The cytoplasm was discovered in 1835 by three biologists, George E Palade, Albert Claude and Christian de Duve. It was Robert Hooke who discovered the cell in 1831 and laid down the fundamentals for the study of the cell.
The cytoplasm is a dense, jelly-like substance found in every cell. The function of the cytoplasm is to provide structure and form to the cell. It allows nutrients to flow in and out of the cell. The cytoplasm allows the various cell organelles, such as the mitochondria and the ribosomes, to anchor in the cell.
The nucleus lies in the center of the cytoplasm and plays a very important role during cell division.Learn More
In the cells of eukaryotic organisms, the subunits that will become ribosomes are produced within the subnuclear structure called the nucleolus, and the subunits then combine in the cell's cytoplasm to become functioning ribosomes. Because the ribosomes are the protein manufacturers of a cell, the size of the nucleolus can take up as much as 25 percent of the volume of the nucleus in cells that require large amounts of protein. Most eukaryotic cells contain only one nucleolus, but certain species can contain several.Full Answer >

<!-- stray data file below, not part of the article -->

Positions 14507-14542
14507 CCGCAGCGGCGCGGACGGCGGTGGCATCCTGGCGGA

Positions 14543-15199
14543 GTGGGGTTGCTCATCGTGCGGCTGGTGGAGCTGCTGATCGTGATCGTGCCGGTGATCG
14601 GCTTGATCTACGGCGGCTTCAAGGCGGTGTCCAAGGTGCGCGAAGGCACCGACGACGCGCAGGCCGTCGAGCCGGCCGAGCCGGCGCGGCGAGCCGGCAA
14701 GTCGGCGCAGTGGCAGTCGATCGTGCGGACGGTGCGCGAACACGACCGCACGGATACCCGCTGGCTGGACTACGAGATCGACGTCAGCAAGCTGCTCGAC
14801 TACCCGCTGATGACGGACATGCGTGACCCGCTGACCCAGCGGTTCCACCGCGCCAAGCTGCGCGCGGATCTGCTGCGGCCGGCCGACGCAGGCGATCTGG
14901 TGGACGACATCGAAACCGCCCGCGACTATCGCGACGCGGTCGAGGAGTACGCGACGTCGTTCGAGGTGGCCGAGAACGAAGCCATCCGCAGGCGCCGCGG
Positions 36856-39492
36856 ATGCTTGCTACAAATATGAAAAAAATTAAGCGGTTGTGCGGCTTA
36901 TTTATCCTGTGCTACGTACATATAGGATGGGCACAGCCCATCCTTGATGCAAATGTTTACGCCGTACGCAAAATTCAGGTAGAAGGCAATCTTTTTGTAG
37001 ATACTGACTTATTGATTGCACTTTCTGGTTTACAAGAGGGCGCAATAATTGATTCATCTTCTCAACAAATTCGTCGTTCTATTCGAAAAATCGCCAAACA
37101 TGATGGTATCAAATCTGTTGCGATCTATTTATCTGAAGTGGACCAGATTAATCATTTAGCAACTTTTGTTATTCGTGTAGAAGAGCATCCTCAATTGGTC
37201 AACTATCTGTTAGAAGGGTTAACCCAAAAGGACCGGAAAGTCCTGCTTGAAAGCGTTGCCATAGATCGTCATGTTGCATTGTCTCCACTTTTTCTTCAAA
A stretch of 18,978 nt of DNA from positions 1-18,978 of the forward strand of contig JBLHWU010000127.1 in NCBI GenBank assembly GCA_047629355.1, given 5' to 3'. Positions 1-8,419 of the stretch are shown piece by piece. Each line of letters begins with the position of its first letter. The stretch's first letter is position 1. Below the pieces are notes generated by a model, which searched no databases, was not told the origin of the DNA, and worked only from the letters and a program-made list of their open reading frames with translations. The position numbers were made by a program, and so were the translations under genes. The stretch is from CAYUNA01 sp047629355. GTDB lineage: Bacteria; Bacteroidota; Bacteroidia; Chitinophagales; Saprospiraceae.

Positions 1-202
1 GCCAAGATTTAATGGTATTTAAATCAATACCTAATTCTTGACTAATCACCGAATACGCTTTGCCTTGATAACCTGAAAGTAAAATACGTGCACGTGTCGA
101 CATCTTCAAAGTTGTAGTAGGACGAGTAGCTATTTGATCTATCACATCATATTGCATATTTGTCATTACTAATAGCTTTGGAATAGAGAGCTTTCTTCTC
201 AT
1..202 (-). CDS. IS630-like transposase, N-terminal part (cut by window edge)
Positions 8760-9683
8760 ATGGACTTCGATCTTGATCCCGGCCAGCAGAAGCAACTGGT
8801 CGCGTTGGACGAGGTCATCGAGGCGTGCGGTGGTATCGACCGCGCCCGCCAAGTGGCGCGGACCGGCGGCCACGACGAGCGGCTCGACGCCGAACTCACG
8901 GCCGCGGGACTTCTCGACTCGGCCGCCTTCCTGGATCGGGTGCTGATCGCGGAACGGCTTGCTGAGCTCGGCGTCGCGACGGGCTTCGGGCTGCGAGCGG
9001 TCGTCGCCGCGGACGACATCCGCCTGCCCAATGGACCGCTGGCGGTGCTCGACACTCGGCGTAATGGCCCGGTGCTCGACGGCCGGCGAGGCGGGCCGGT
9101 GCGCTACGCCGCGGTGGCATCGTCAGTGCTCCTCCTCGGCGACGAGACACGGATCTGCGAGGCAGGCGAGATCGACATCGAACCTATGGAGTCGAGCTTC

According to the Georgia Tech biology website, fermentation occurs in the cytoplasm of both prokaryotic and eukaryotic cells. Fermentation occurs after gycolysis, which is the breakdown of glucose into pyruvate, and is necessary to regenerate NAD+ molecules so that the cell can continue to make ATP.Full Answer >
To make a 3D plant cell model with play clay, make organelles with clay of different colors, each wrapped in white clay that stands for the cytoplasm. The last two wrapping layers are the membrane and the cell wall.Full Answer >
The ribosomes in the cytoplasm are the sites of protein translation in the cell. Translation refers to taking a copy of messenger RNA, or mRNA, and making a protein from the code.Full Answer >